A guest contribution from CLN Member John McNay
Two bills have been introduced in the Ohio legislature that are at odds with Catholic doctrine regarding labor unions.
The leading advocate for the legislation is Sen. Jerry Cirino, a Republican from Kirtland, Ohio. He introduced SB 83 and it has a companion bill in the House, HB 151.
The bills, directed at all unions at public colleges and universities, ban strikes. But the bills specifically target faculty unions by barring what are traditionally routine negotiations over tenure, annual performance reviews, workload, and retrenchment.
The Catholic church has held for many years that strikes have a legitimate role in negotiations. For example, Pope John Paul II wrote in his statement On Human Work in 1981 that: “One of the methods used by unions is the strike, or work stoppage – a means that is recognized by Catholic social teaching as legitimate under the proper conditions and within proper limits. Workers should be assured of the right to strike without fear of penalty.”
Similarly, in 1986, the US Conference of Catholic Bishops in their statement on Economic Justice for All, wrote: “Unions may also legitimately resort to strikes where this is the only available means to the justice owed to workers.”
Given how rare strikes are at universities in Ohio (two in the last 10 years), it cannot be said that the right to strike is being abused. The evidence shows that strikes occur only as a last resort. My own faculty union last went on strike 30 years ago.
While the ban on strikes cripples all union workers at public colleges and universities – janitors, grounds keepers, maintenance staff, cafeteria staff, secretaries, professors, etc – there is much in SB 83/HB 151 that focuses on undermining the terms and conditions of employment of faculty.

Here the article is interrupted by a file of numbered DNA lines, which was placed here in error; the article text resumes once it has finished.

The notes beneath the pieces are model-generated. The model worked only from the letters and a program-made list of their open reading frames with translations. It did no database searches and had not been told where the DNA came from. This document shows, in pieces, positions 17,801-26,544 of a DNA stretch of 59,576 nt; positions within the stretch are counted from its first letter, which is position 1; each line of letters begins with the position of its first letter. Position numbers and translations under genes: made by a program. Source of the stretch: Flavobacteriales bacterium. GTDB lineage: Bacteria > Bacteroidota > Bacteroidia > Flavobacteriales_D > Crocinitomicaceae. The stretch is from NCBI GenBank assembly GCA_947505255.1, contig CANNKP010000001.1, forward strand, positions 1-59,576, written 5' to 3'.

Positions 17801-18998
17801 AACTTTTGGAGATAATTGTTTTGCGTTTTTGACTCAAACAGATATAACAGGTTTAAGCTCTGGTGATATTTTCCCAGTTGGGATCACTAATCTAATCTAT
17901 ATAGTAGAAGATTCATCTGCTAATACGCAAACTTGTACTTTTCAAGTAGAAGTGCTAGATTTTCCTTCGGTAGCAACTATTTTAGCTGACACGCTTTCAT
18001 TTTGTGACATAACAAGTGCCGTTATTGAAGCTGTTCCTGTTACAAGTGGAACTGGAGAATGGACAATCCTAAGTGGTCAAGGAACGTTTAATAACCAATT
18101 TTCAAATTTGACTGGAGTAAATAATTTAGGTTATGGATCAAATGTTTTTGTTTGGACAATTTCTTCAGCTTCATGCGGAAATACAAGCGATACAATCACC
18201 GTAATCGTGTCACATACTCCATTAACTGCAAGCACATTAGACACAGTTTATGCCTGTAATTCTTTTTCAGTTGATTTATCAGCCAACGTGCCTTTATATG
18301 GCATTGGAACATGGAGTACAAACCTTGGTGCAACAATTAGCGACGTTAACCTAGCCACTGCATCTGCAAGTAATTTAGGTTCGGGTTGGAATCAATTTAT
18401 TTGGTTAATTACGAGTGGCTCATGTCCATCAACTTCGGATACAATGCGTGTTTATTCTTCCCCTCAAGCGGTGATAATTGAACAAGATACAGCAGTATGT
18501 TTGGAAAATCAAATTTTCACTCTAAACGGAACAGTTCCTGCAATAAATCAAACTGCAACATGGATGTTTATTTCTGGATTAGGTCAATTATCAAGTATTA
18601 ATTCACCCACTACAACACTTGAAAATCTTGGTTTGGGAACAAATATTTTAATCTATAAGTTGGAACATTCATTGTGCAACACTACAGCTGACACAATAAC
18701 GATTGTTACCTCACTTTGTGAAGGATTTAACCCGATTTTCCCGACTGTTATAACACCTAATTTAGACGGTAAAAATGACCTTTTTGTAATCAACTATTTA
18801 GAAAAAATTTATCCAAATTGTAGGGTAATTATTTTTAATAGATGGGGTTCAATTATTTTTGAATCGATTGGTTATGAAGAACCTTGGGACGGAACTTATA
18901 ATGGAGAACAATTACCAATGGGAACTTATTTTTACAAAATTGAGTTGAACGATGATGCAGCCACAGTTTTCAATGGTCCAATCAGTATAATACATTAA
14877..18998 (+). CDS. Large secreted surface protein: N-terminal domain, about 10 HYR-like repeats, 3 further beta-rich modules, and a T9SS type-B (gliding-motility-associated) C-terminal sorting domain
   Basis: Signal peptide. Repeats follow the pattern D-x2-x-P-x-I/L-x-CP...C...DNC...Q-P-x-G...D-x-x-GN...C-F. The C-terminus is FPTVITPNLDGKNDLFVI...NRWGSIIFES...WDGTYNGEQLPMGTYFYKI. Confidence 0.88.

Pope Benedict understood and disapproved of this kind of political intervention when he wrote in his encyclical letter, Caritas in Veritate, that the task of unions has become more difficult because governments “often limit the freedom or negotiation capacity of labour unions.” Yet, he continued, “The repeated calls issued within the Church’s social doctrine, beginning with Rerum Novarum (1891), for the promotion of workers’ associations that can defend their rights must therefore be honoured today even more than in the past…”
This attack on faculty employment conditions is targeted in such a way as to make the union as ineffective as possible and weaken the organizing ability of unions and is certainly a violation of the Catholic support of unions going back many years. Lastly, the church’s social doctrine recognizes labor unions “should not be forced to submit to the decisions of political parties nor be too closely linked to them.” (Compendium of the Social Doctrine of the Church, 307)
We would hope that Catholic politicians would look to the wisdom of the church before taking such a destructive political act rooted in partisan politics.